October 20, 2015       (Updated October 25, 2015, Summary added July 13, 2016)

Fishing Regulations Rant by Primofish
Mark Primo Miller, Mississippi Gulf Coast

Summary of My Solution to Fisheries Management:
Eliminate User Groups completely. Why have Commercial, Recreational, and For Hire Sectors? All it does is pit people against each other.
Make the Same Rules for Everyone.
Never close any species completely. Implement Bag Limits and even reduce to a single fish per boat if necessary.
Establish small area No-Take Sanctuaries.
Implement Gear Restrictions.
Allow anyone to sell fish.

I went to the Gulf Council hearing yesterday evening in Gulfport. This meeting had 3 items on the agenda. A public hearing on Amendment 39 - Regional Management of Recreational Red Snapper, and 2 Scoping hearings, one on Amendments 41 - Red Snapper Management for Federally Permitted Charter Vessels, and another on Amendment 42 - Reef Fish Management for Federally Permitted Headboats. Interestingly, two of the four pictures on the cover were from my website primofish.com and even shows my vessel.

I had not been to one in quite a while. I used to go and it never seemed to make any difference, the government is going to do whatever they like. There were maybe 20-25 there, mostly charter boat captains. This is different than it was years ago. It used to be mostly the commercial sector. Not a single commercial person was there. Why? Because the commercial sector got what they wanted. They fish year round whenever they like while the rest fish less than 2 weeks a year. According to the Gulf Council, the commercial sector is allocated a portion of the red snapper and they are distributed out to the commercial fishermen to catch whenever they like. This is basically saying that our Government owns the resource and will allow only certain persons to harvest it. It has made this God given resource a commodity that can be bought and sold. I once read that some investors in the UK were toying with the idea of buying the entire industry because they could make 300% on their investment. This would send our resource money out of our own country.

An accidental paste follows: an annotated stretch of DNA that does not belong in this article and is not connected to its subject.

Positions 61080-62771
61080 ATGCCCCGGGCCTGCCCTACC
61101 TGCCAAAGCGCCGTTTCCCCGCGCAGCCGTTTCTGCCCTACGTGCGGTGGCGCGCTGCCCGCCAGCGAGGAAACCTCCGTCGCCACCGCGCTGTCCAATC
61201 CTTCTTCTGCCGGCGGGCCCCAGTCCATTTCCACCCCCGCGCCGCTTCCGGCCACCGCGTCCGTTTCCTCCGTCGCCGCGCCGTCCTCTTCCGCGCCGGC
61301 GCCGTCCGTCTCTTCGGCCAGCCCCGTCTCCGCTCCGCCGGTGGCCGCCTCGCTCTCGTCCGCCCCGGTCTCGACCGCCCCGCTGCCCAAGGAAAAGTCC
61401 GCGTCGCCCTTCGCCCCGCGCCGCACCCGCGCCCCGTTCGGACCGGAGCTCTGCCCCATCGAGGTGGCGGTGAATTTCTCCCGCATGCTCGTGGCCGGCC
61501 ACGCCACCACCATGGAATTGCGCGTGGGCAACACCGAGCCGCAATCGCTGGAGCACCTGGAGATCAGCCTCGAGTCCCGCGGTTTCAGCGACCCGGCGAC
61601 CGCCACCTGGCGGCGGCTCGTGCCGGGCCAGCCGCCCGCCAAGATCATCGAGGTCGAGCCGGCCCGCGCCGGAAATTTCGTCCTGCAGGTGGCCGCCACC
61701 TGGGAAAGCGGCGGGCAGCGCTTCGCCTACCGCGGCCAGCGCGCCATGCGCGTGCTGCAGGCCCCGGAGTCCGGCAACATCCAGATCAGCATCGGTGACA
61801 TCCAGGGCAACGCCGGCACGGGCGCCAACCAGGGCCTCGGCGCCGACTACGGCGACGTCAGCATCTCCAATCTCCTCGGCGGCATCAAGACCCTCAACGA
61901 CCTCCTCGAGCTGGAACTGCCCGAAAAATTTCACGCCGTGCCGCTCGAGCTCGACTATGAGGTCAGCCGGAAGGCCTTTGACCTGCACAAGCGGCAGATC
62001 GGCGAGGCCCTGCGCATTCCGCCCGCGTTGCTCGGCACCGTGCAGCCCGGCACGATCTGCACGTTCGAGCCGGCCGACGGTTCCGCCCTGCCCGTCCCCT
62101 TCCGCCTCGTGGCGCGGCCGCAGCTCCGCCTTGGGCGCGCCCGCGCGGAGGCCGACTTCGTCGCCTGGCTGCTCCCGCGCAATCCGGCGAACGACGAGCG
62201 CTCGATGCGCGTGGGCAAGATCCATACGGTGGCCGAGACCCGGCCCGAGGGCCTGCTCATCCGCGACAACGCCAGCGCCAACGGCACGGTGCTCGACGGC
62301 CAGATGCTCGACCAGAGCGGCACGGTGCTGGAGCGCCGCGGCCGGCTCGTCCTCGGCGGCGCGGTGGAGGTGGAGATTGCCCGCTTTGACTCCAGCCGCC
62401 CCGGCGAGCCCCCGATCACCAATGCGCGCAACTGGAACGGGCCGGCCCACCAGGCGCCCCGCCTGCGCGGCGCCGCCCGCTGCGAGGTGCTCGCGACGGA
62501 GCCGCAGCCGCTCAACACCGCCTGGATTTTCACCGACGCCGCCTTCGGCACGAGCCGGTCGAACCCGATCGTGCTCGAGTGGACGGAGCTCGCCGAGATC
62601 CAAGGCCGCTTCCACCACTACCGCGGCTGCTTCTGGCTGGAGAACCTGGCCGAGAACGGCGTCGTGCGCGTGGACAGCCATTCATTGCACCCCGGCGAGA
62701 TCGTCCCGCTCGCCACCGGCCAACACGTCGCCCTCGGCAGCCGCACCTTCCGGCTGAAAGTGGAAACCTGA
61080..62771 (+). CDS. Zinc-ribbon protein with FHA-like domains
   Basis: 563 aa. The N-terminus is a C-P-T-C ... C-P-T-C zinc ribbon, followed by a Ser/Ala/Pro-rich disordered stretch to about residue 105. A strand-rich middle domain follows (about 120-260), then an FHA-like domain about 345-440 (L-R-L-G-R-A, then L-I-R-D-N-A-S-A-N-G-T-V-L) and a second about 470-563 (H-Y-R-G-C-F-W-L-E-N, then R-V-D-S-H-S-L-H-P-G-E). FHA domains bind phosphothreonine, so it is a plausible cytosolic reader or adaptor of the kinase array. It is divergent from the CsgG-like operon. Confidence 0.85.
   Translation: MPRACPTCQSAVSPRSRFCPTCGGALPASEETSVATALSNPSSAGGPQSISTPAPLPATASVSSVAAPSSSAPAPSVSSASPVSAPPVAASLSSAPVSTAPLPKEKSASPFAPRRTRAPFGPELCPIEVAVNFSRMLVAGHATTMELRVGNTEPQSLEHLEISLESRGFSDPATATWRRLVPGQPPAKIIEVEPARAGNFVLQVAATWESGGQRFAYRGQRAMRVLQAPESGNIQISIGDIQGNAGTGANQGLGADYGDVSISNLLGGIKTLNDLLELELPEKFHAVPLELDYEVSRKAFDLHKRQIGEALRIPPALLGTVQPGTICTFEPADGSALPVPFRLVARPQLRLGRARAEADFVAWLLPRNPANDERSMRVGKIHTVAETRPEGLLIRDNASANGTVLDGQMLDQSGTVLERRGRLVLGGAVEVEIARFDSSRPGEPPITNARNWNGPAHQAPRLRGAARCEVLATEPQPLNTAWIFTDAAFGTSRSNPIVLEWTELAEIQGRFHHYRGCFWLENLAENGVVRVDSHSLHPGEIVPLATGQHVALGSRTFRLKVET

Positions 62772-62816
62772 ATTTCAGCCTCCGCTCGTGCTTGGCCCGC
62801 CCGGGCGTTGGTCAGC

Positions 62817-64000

Now the attack has shifted toward pitting the “for-hire” sector against the recreational sector. The move is to give more rights to those making money from the resource once again. At the meeting, the consensus was for Alternative 2, Action 2 on Amendment 39. This is asking for the Council to grant the States authority to regulate the recreational sector but maintain control of the for-hire sector. This initially puzzled me. The only reasoning I can think of is that the federal reef permits cost a great deal of money and have significant value since there is a moratorium on issuing any new ones. Therefore if the States take control, these permits no longer have any value and could possibly open the door to competition from non-permit holders using State permits. Once again, money plays the biggest role in managing our ocean’s resources. Permits should not have a moratorium where nobody can buy them anymore. Permits should be used to fund enforcement and proper management of the resource and determine who is using it. With today’s technology, detailed digital reporting should be mandatory.

Fishing from the sea is not a right granted by man but by God. One man has no right to tell another man that you cannot catch a fish and take it home to eat. Our Declaration of Independence says “We hold these truths to be self-evident, that all men are created equal, that they are endowed by their Creator with certain unalienable Rights, that among these are Life, Liberty and the pursuit of Happiness.–That to secure these rights, Governments are instituted among Men, deriving their just powers from the consent of the governed…” Don’t you see how everyone has been fooled into thinking that the Government controls their right to fish? See a detailed explanation of God given rights at Freedom Outpost.